MAPUTO, July 28 (Reuters) – Mozambique is still counting on increasing coal exports to expand its infrastructure and drive economic growth, despite depressed global prices which might delay the timing of some major railway and port projects, the transport minister said.
Gabriel Muthisse told Reuters the government was also keen to attract investors to help build the infrastructure needed to exploit huge offshore natural gas reserves in the north.
The World Bank has forecast that coal and gas may generate up to $9 billion in revenues by 2032 for the southern African state, which is still poor and recovering from a 1975-1992 civil war.
Rio Tinto , Brazil’s Vale and India’s Jindal have invested heavily in developing Mozambique’s coal deposits – the fourth-largest untapped recoverable coal reserves in the world.
But billions of dollars of investment in rail and port expansions are still needed to carry the coal from the inland Tete mines to the seaborne market.
With global prices for coal in the doldrums because of oversupply and sluggish demand, experts and producers say Mozambican coal mining operations face an uphill battle to be competitive in the next few years, especially when so much infrastructure capacity still needs to be built.
In an interview at the weekend, Muthisse said coal producers in Mozambique may face a “strategic wait” before their export operations become fully profitable, but the government remained committed to developing the coal industry as a growth driver.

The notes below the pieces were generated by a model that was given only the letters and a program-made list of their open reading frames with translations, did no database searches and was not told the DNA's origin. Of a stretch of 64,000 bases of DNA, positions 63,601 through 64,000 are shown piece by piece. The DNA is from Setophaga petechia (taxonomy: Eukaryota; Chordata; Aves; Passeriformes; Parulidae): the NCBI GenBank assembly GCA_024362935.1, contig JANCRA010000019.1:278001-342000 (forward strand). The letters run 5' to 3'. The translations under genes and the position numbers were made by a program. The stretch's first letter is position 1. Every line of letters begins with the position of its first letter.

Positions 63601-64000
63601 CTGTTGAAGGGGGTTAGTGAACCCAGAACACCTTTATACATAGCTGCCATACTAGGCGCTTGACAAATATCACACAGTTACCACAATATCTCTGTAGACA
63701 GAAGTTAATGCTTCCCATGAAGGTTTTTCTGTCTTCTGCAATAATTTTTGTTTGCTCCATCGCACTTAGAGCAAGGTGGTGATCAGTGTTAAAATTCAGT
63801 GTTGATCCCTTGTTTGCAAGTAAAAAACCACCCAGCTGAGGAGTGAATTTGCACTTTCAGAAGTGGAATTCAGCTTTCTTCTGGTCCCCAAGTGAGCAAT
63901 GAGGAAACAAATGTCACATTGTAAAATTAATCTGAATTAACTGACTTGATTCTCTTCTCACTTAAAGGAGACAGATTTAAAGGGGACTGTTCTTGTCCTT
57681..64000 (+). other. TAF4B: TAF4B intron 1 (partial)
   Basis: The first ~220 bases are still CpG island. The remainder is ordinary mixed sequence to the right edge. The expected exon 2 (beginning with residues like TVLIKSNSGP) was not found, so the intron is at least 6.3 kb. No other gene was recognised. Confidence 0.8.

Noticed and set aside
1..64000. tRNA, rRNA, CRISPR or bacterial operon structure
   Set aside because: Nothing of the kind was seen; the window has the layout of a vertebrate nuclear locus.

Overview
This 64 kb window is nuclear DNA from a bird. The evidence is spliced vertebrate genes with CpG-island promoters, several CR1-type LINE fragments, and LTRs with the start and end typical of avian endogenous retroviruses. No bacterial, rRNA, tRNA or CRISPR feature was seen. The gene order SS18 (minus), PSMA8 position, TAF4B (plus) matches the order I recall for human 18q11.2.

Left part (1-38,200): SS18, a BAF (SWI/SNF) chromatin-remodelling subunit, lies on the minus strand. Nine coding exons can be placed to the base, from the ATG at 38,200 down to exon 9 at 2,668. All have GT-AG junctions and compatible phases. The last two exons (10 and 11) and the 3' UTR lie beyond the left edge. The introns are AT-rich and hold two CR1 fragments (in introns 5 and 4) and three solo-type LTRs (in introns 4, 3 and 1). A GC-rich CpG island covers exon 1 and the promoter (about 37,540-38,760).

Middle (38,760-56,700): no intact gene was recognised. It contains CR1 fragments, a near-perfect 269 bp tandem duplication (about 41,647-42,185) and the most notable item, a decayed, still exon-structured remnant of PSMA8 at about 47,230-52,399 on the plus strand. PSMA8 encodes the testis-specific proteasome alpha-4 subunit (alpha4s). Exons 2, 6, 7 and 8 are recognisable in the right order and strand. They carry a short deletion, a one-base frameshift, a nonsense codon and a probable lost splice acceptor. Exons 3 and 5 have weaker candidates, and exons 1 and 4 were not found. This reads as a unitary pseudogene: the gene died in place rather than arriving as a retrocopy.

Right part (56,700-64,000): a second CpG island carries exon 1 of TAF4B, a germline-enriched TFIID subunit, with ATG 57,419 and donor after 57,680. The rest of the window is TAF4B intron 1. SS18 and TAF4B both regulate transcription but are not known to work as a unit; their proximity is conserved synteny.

“We’re still counting on coal,” the minister said.
“Our bet is that Mozambique continues to be one of those countries that keeps its coal industry open, and continues to be an important player at a world level.”
Mozambique’s current coal export capacity stands at around 6-7 million tonnes per year, with the central Tete-to-Beira line its main export outlet.
Muthisse said the country aimed to ramp this up to at least 80 million tonnes annually.
This required completing “crucial” additional railway-port projects such as Vale’s Tete-Nacala project and the Moatize-Macuse project being developed by a Thai-Mozambican consortium.
“If the coal industry goes out of business, this will affect the logistics structure of the country,” Muthisse said.
He acknowledged that depressed market conditions might impact the pace of strategic infrastructure investment. “I’m seeing more the possibility of rethinking the timetables, rather than any possibility of cancelling the projects,” the minister said.
Vale says it hopes to run its first full coal train on the Tete-Nacala line this year.
The consortium led by Bangkok-based contractor Italian-Thai Development Pcl that is handling the Moatize-Macuse railway-port development says depressed coal market conditions make the 2018 commissioning target for the $4.5 billion project “tough”.
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